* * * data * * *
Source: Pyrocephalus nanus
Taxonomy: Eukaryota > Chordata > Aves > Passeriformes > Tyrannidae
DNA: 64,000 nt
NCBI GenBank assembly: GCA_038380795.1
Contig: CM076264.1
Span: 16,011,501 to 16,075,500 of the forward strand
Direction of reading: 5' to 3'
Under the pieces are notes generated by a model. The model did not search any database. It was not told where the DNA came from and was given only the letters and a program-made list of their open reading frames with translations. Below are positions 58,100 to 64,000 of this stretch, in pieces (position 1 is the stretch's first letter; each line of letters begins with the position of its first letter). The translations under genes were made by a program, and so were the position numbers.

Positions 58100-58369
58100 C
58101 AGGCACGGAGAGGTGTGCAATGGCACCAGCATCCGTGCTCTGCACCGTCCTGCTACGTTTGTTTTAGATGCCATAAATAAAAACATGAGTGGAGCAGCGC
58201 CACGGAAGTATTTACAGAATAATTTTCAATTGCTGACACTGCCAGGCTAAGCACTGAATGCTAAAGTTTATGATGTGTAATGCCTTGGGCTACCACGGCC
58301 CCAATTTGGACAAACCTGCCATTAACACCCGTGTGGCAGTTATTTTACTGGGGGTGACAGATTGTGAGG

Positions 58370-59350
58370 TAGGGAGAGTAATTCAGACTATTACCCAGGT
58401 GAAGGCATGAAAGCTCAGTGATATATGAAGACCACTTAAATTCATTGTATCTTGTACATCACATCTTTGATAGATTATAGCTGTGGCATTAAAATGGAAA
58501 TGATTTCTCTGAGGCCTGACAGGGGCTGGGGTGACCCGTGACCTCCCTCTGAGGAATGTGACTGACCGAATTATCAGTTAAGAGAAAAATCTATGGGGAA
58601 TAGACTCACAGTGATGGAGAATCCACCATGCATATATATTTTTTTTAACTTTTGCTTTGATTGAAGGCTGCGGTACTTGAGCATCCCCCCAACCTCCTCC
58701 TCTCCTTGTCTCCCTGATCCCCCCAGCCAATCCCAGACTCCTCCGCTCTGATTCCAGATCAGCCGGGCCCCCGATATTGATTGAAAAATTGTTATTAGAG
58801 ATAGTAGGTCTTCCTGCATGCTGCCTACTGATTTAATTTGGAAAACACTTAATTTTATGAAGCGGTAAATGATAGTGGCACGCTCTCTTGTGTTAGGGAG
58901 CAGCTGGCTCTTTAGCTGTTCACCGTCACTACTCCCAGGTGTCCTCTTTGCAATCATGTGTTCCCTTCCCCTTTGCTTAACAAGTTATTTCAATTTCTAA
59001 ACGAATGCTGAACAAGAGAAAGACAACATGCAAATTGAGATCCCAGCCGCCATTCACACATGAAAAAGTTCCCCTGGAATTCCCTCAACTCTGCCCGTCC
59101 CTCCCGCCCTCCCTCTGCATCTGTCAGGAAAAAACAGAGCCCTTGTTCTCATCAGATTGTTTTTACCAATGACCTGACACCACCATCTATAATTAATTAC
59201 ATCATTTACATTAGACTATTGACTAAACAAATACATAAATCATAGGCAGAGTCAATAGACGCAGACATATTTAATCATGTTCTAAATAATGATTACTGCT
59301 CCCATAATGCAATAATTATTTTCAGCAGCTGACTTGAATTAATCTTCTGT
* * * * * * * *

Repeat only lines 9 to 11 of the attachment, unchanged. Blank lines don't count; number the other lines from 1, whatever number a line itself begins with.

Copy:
Positions 58100-58369
58100 C
58101 AGGCACGGAGAGGTGTGCAATGGCACCAGCATCCGTGCTCTGCACCGTCCTGCTACGTTTGTTTTAGATGCCATAAATAAAAACATGAGTGGAGCAGCGC